The Deceitfulness of Riches Meaning

The Deceitfulness of Riches Meaning: What the Parable of the Rich Fool Teaches Us

He also that received seed among the thorns is he that heareth the word; and the care of this world, and the deceitfulness of riches, choke the word, and he becometh unfruitful.

St. Matthew 13:22

Today, we are going to discuss the deceitfulness of riches meaning. And we shall look into what the parable of the Rich Fool teaches us.

Have you ever wondered why some people are so obsessed with money and wealth? Why do they spend their lives chasing after things that can never satisfy them? Why do they neglect their families, their friends, their health, and their souls for the sake of material gain? The answer is simple: they have been deceived by riches.

Riches can be very deceitful. They can make us think that we are happy, secure, and successful when we are not. They can make us forget about God, his word, and his will for our lives. And they are capable of making us ignore the needs of others and become selfish and greedy.

Jesus warned us about how deceitful riches can be in one of his parables. He told us a story about a man who had everything he wanted, but lost everything he needed. This man was a rich fool.

[Read: 10 Assured Reasons to Have Faith in God]

The Parable of the Rich Fool

The parable of the rich fool is found in Luke 12:13-21. Jesus told this story in response to a man who asked him to settle a dispute over an inheritance. Jesus refused to get involved in the matter and warned the crowd to beware of greed and covetousness.

He said that life does not consist in the abundance of possessions, but in being rich toward God.

He then narrated the parable of a rich man who had a very productive land. The man decided to tear down his barns and build bigger ones to store his crops. He thought he had enough wealth to last him for many years, so he planned to relax and enjoy himself.

However, God called him a fool and told him that he would die that very night. His riches would be useless to him and would belong to someone else.

Jesus concluded by saying that this is how it will be with anyone who stores up treasure for himself but is not rich toward God.

The Deceitfulness of Riches Meaning

What does it mean for riches to be deceitful?

When it is said that riches are deceitful, it suggests that wealth and material belongings can be deceiving and deceptive in their character and impact. While wealth may appear desired and provide short satisfaction, they can conceal deeper concerns and fail to provide true fulfillment or enduring contentment.

“The deceitfulness of riches” is a phrase that Jesus used to warn about the dangers of pursuing wealth accumulation. He said that pursuit of riches can choke the word of God and make people unfruitful.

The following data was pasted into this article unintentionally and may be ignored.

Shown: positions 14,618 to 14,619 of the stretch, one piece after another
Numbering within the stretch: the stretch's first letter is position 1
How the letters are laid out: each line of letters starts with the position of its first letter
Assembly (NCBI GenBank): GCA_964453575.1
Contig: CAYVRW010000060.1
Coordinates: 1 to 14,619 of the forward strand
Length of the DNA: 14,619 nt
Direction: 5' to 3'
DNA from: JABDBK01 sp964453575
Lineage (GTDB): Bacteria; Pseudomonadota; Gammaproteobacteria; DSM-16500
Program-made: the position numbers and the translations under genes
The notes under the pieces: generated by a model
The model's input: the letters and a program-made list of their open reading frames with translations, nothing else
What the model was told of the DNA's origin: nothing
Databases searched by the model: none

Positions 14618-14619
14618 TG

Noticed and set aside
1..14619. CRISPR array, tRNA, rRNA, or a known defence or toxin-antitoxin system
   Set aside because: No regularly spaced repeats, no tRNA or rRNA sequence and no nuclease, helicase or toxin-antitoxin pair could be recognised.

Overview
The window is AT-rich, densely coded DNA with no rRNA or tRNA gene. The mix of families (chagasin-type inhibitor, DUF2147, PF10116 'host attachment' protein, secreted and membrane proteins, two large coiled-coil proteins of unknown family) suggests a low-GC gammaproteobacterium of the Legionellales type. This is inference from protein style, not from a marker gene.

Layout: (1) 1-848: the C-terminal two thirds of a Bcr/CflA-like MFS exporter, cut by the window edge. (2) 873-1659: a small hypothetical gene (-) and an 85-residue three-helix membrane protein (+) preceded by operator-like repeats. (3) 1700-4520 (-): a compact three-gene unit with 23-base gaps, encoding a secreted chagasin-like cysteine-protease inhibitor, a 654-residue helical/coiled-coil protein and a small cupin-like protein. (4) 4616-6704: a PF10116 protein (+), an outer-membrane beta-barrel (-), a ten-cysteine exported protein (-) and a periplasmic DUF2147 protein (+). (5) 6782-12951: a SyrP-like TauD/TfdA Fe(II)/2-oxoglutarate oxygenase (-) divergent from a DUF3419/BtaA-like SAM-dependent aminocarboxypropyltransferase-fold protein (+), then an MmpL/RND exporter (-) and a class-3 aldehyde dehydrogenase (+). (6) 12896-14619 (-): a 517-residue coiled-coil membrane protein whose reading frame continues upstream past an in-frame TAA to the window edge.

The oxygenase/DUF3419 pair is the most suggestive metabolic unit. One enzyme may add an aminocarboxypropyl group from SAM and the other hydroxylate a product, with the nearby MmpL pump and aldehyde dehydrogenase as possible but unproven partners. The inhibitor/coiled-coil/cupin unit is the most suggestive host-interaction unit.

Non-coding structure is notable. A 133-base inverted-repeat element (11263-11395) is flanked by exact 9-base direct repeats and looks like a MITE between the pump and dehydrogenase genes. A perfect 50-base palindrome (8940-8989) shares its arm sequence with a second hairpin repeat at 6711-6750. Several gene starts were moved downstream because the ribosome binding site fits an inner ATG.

Riches can be deceitful because they can create a false sense of security, a constant desire for more, and a love of money that leads to all kinds of evil.

Riches can deceive us in many ways. They can make us think that we are better than others, that we have no need of God, that we can buy happiness and peace, that we can control our destiny, and that we can ignore the needs of our neighbors.

Riches can also blind us to the reality of our spiritual poverty and our need for God’s grace. Jesus said, “For what shall it profit a man, if he shall gain the whole world, and lose his own soul?” (Mark 8:36 KJV)

We shall take a closer look at this parable and see what it teaches us about the deceitfulness of riches and how to avoid it. So, by the end of this post, I hope that you will be able to recognize the dangers of the deceitfulness of riches and learn how to live wisely and generously in light of eternity.

Why are riches so alluring and dangerous?

Riches can appeal to our natural desires for comfort, pleasure, security, and status. They can make us feel powerful, independent, and successful. They can also make us forget our dependence on God, our accountability to him, and our responsibility to others.

The Bible warns us that “the love of money is a root of all kinds of evil. Some people, eager for money, have wandered from the faith and pierced themselves with many griefs. (1 Timothy 6:10 KJV) Riches can also deceive us by making us think that we have more time than we actually do.

We may postpone our repentance, our obedience, and our service to God, thinking that we can enjoy our wealth now and deal with God later. But we do not know when our life will end or when Christ will return. Jesus said, “Therefore be ye also ready: for in such an hour as ye think not the Son of man cometh.” (Matthew 24:44 KJV)

Pause and Think!

But before we proceed further, let’s ponder on these questions. Maybe the action of this rich man could be justified:

  • What is wrong with wanting to have more than enough?
  • Why should I share my wealth with others who did not work for it?
  • How can I enjoy my life if I do not indulge in the pleasures that money can buy?
  • Who can tell me what to do with my money? Is it not mine to do as I please?